I too, tested the iPad at bestbuy and am a broke college student. Not only that but I also would have bought it on launch day if I had the money. the only thing I noticed was that it was a bit heavy. But, seeing as I’ve never used a tablet device, (except for the iPad ;) ) It may take some time to get used to the weight.

Btw James, that shake weight was just… wrong, lol… :)

Have a good one, peeps!


James, here are a couple of my most-used iPad apps that are worth testing if you haven’t had a look yet. Both got updates just yesterday that fixed the most annoying problems:

Office2 HD (was called Office2 Pro before yesterday’s update) is basically a Pages/Numbers replacement that allows you to work directly with Google Docs (open/save on the iPad work exactly as they should) as well as opening and editing Word/Excel files stored in MobileMe,, and other WebDAV stores. (I use an private WebDAV server for secure client documents, so this is a big help to me.)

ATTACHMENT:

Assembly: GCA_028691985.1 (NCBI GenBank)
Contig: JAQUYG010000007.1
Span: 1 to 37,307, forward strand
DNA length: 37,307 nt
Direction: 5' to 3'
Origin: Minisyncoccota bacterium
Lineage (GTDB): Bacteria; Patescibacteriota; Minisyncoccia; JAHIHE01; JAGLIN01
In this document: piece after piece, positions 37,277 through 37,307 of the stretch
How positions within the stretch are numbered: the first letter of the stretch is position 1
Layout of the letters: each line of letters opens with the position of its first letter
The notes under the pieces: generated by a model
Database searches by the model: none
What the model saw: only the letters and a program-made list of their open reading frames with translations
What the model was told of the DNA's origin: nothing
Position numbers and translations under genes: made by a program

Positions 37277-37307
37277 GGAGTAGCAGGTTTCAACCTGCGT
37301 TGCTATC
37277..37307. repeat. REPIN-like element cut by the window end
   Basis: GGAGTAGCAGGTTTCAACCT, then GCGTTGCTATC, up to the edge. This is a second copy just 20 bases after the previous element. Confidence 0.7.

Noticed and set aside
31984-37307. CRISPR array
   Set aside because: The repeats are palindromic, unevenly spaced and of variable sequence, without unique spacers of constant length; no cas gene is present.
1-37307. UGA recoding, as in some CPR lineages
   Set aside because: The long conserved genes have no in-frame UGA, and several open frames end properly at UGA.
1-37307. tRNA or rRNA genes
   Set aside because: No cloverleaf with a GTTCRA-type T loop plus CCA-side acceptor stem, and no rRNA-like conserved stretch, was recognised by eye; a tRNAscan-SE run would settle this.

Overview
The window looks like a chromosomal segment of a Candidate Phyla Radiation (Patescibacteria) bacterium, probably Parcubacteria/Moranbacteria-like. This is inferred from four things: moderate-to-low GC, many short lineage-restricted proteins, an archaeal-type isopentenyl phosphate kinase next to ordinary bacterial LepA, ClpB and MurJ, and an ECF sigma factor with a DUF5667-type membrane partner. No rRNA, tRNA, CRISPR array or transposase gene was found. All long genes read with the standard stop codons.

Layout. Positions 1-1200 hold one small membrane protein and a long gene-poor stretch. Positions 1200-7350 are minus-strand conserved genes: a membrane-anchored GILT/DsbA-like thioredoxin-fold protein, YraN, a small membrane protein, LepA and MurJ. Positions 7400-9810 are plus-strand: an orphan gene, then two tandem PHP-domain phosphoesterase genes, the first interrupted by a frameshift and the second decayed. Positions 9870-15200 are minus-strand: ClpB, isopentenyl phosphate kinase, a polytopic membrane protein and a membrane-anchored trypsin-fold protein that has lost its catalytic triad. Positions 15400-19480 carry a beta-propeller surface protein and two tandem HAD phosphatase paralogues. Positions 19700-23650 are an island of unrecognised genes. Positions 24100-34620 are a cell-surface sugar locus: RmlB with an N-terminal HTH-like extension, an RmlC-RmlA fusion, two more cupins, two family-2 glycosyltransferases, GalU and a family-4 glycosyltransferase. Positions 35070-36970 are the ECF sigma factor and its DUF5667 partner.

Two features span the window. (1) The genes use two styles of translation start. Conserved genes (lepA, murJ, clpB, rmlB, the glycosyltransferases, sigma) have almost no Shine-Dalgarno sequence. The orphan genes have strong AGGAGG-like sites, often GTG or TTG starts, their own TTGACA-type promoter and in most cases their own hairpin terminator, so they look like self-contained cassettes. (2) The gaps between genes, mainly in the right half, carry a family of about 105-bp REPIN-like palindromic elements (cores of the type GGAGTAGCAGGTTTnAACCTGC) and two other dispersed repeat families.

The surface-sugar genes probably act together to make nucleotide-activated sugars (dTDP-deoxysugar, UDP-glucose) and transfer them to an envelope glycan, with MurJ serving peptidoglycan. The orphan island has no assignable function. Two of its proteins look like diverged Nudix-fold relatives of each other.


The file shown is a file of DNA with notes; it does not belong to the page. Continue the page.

Instapaper is a real productivity enhancement. You install a bookmark in all your Web browsers, including Safari on the iPad, and then flag pages for later reading. The Web pages are reformatted and stripped of ads and downloaded to the iPad. During the day, instead of having my work interrupted by reading a long Wall Street Journal article when it catches my eye, I tag it for reading later when it’s more convenient.

James Kendrick

Good finds. I actually do use Instapaper but haven’t gotten into using it that much yet. I’ll keep looking at it, though.


I used a HD 2 for about a week. I loved the hardware but even the apps that came with it would crash frequently. It didn’t run smoothly for all that horsepower and I have to blame WinMo for that because Sense on my wife’s Droid Eris runs great. The phone went back and I got a Pre Plus for the free 3G hotspot feature. Impressions are the hotspot is a little slow but usable, the Pre hardware kinda of meh, but love webOS.